Offered By Katherine Ellison
Katherine Ellison is a Pulitzer-prize-winning former foreign correspondent and author and co-author of eight non-fiction books.
"Imelda: Steel Butterfly of the Philippines" is a major biography by a Pulitzer Price-winning writer of one of the most complex and fascinating women of our time.
Katherine Ellison is a Pulitzer-prize winning former foreign correspondent and author and co-author of eight non-fiction books
"Katherine Ellison has a reporter's zeal for finding the story within the story. Her book is full of surprises." David Haward Bain, author of Sitting in Darkness: Americans in the Philippines.
From Publishers Weekly
The former first lady of the Philippines has become an icon of popular ridicule since the 1986 People Power revolution brought an end to her "ridiculous dreamworld." That world is captured here in its empty glitter, but Ellison, bureau chief of Knight-Ridder newspapers in Mexico City, is primarily concerned with showing how the Steel Butterfly made comic opera out of a historic opportunity for greatness: "an act of selfishness far uglier than any shopping binge." Tracing her lonely, traumatic upbringing in Leyte, her fabled courtship by Ferdinand Marcos and her role in his rise to the presidency, the author describes how the first lady gradually traded in a fairytale dream of romance for a dream of power. When the dream became a reality, she used that power for self-glorification ("Look! Look how the people love me."). This well-researched biography sheds new light on the Manila-Washington connection, the career of Benigno Aquino and his self-effacing wife Corazon, and Ferdinand Marcos' "creative diplomacy," which apparently included using his wife as a sexual lure. Photos. Literary Guild and Doubleday Book Club selections.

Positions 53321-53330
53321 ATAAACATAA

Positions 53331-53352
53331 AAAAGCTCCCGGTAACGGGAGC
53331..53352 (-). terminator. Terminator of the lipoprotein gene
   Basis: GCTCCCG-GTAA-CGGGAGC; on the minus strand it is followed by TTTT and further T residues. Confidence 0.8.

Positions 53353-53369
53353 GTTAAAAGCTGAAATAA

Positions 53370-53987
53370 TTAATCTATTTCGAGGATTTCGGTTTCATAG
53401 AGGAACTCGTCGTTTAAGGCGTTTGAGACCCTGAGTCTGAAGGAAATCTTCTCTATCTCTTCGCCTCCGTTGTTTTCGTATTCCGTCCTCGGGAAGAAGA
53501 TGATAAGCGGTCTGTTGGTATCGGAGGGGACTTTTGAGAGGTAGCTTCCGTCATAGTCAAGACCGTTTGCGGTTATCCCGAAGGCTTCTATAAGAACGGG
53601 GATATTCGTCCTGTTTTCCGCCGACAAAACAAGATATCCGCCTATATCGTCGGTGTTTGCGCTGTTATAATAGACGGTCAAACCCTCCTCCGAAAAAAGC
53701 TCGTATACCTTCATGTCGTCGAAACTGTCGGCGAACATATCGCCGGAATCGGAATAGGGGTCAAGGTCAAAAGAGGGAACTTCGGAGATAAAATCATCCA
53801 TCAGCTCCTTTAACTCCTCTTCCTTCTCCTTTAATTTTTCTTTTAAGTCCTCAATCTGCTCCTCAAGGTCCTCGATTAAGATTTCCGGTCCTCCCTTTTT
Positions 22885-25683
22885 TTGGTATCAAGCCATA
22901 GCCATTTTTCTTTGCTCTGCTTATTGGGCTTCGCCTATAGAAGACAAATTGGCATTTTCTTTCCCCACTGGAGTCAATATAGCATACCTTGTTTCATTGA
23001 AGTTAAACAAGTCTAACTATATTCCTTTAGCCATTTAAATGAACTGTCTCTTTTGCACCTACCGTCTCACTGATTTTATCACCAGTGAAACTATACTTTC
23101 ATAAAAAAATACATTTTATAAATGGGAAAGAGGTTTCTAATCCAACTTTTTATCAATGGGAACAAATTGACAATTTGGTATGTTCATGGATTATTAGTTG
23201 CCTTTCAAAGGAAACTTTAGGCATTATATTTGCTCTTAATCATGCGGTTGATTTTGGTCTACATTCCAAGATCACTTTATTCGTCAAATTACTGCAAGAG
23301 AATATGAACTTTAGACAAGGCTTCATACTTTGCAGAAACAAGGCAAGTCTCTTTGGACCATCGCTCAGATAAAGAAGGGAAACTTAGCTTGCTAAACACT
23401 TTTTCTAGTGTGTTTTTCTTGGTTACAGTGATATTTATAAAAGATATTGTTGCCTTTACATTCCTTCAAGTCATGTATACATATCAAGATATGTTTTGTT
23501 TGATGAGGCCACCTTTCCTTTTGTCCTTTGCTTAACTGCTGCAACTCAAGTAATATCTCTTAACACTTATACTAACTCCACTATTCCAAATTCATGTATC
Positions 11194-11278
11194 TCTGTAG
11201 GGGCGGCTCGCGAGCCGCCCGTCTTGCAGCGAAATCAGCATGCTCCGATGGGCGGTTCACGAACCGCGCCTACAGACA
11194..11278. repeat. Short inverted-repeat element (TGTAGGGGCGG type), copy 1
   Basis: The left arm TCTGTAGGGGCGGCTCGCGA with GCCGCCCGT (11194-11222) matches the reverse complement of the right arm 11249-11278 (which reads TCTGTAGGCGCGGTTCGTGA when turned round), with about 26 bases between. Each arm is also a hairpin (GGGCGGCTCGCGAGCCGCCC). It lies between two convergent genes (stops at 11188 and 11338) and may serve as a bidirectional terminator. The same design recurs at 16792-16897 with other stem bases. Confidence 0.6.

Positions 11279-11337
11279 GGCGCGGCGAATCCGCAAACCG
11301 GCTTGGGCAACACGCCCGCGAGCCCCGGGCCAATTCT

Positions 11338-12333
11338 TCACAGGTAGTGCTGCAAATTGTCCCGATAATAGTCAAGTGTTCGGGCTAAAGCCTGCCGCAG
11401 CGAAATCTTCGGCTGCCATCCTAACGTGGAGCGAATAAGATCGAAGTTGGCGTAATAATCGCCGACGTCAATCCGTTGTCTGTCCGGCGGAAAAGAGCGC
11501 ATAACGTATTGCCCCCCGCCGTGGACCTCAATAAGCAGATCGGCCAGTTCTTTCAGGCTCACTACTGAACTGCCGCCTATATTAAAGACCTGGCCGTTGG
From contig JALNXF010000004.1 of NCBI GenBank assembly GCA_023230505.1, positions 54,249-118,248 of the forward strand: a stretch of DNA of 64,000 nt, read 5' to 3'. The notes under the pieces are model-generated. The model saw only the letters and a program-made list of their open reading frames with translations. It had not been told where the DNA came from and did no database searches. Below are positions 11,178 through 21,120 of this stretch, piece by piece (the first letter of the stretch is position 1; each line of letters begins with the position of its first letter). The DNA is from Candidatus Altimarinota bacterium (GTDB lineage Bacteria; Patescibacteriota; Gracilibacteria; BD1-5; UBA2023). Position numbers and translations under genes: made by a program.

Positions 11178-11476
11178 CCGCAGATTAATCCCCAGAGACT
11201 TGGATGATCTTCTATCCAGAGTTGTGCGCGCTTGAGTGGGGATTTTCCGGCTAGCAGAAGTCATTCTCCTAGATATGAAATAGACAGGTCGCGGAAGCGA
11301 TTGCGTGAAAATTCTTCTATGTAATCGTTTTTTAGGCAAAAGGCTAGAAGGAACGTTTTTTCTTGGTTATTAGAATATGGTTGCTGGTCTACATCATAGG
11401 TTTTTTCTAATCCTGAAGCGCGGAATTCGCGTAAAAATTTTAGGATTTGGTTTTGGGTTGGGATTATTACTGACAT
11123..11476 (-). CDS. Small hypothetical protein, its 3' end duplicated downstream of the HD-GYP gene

Copyright 1988 Reed Business Information, Inc. --This text refers to an out of print or unavailable edition of this title.
From Library Journal
Pulitzer Prize-winner Ellison's biography of Imelda Marcos follows the plight of her middle-class Filipino family forced by hard times to leave Manila for ancestral lands on the island of Leyte. When Imelda returned to Manila in her 20s, she used her great beauty to advantage, marrying a rich lawyer and promising politician. The author proves once again that absolute power corrupts absolutely, although she could have provided more detailed information on power's effect on Imelda's values. An absorbing biography, likely to be in demand. Donald Clay Johnson, Univ. of Minnesota Lib., Minneapolis